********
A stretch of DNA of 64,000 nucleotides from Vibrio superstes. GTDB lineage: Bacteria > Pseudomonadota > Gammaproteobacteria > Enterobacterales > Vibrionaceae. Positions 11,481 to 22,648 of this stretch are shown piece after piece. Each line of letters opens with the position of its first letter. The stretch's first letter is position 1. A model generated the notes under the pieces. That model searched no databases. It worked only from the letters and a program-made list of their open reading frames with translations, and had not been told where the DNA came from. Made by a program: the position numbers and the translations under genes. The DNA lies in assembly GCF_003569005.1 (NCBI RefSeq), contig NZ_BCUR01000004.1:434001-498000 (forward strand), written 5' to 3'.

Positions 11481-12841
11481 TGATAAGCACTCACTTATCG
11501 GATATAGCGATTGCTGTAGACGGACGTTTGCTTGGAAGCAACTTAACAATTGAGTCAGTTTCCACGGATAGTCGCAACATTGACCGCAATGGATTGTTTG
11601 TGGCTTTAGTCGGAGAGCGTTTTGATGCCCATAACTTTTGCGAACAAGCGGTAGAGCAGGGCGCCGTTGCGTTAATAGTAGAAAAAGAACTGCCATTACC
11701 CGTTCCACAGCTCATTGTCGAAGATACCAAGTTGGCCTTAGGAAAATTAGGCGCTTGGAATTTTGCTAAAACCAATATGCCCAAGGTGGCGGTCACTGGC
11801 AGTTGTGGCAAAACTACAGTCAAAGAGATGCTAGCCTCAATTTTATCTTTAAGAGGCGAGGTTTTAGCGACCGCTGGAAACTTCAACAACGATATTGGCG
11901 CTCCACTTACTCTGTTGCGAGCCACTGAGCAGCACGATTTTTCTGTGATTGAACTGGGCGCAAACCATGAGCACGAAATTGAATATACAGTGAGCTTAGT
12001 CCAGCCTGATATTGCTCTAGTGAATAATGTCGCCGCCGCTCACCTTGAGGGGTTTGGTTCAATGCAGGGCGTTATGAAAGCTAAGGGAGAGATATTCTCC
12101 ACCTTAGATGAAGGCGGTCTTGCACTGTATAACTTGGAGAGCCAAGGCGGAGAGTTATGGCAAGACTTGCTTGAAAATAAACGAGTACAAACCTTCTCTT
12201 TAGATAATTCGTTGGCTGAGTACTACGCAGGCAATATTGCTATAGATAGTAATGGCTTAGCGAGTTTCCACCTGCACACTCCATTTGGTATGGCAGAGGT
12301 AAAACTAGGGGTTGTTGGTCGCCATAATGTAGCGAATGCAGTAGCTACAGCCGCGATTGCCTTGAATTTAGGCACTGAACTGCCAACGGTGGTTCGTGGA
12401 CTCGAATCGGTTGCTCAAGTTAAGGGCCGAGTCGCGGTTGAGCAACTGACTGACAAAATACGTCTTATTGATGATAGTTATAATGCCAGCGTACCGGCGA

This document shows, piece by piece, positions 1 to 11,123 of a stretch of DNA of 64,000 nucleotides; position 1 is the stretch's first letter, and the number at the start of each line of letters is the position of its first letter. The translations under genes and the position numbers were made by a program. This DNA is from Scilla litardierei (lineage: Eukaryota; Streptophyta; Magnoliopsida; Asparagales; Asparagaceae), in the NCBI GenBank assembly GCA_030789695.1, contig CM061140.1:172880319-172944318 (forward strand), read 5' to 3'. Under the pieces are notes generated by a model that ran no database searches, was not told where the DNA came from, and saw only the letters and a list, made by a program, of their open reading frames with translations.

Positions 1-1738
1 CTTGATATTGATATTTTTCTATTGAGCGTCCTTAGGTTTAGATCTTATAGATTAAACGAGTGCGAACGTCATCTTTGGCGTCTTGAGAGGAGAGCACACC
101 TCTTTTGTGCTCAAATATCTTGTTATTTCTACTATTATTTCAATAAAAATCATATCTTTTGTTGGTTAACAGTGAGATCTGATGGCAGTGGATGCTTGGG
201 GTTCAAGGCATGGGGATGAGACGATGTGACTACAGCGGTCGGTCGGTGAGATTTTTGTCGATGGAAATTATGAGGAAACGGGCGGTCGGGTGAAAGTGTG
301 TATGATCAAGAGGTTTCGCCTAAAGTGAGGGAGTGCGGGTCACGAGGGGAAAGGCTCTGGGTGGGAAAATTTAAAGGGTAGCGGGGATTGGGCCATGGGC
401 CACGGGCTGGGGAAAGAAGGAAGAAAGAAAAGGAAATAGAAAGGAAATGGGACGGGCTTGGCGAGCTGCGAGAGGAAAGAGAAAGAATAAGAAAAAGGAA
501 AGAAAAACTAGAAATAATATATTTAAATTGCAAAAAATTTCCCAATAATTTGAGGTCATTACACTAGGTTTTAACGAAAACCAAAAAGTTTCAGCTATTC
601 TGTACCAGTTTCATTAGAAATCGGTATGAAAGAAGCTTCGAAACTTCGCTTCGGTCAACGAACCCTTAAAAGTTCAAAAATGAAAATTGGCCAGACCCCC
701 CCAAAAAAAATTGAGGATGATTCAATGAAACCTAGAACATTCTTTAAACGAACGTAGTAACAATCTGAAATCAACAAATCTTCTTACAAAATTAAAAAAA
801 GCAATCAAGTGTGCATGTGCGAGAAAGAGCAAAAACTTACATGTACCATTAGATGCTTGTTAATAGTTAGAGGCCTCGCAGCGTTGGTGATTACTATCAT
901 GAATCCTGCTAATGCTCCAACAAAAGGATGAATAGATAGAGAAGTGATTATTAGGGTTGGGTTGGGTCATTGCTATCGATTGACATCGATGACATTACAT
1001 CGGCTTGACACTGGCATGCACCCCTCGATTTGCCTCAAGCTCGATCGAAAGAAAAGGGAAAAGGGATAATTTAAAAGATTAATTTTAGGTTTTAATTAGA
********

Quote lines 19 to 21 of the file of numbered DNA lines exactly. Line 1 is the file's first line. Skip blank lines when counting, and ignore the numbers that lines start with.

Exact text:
301 TATGATCAAGAGGTTTCGCCTAAAGTGAGGGAGTGCGGGTCACGAGGGGAAAGGCTCTGGGTGGGAAAATTTAAAGGGTAGCGGGGATTGGGCCATGGGC
401 CACGGGCTGGGGAAAGAAGGAAGAAAGAAAAGGAAATAGAAAGGAAATGGGACGGGCTTGGCGAGCTGCGAGAGGAAAGAGAAAGAATAAGAAAAAGGAA
501 AGAAAAACTAGAAATAATATATTTAAATTGCAAAAAATTTCCCAATAATTTGAGGTCATTACACTAGGTTTTAACGAAAACCAAAAAGTTTCAGCTATTC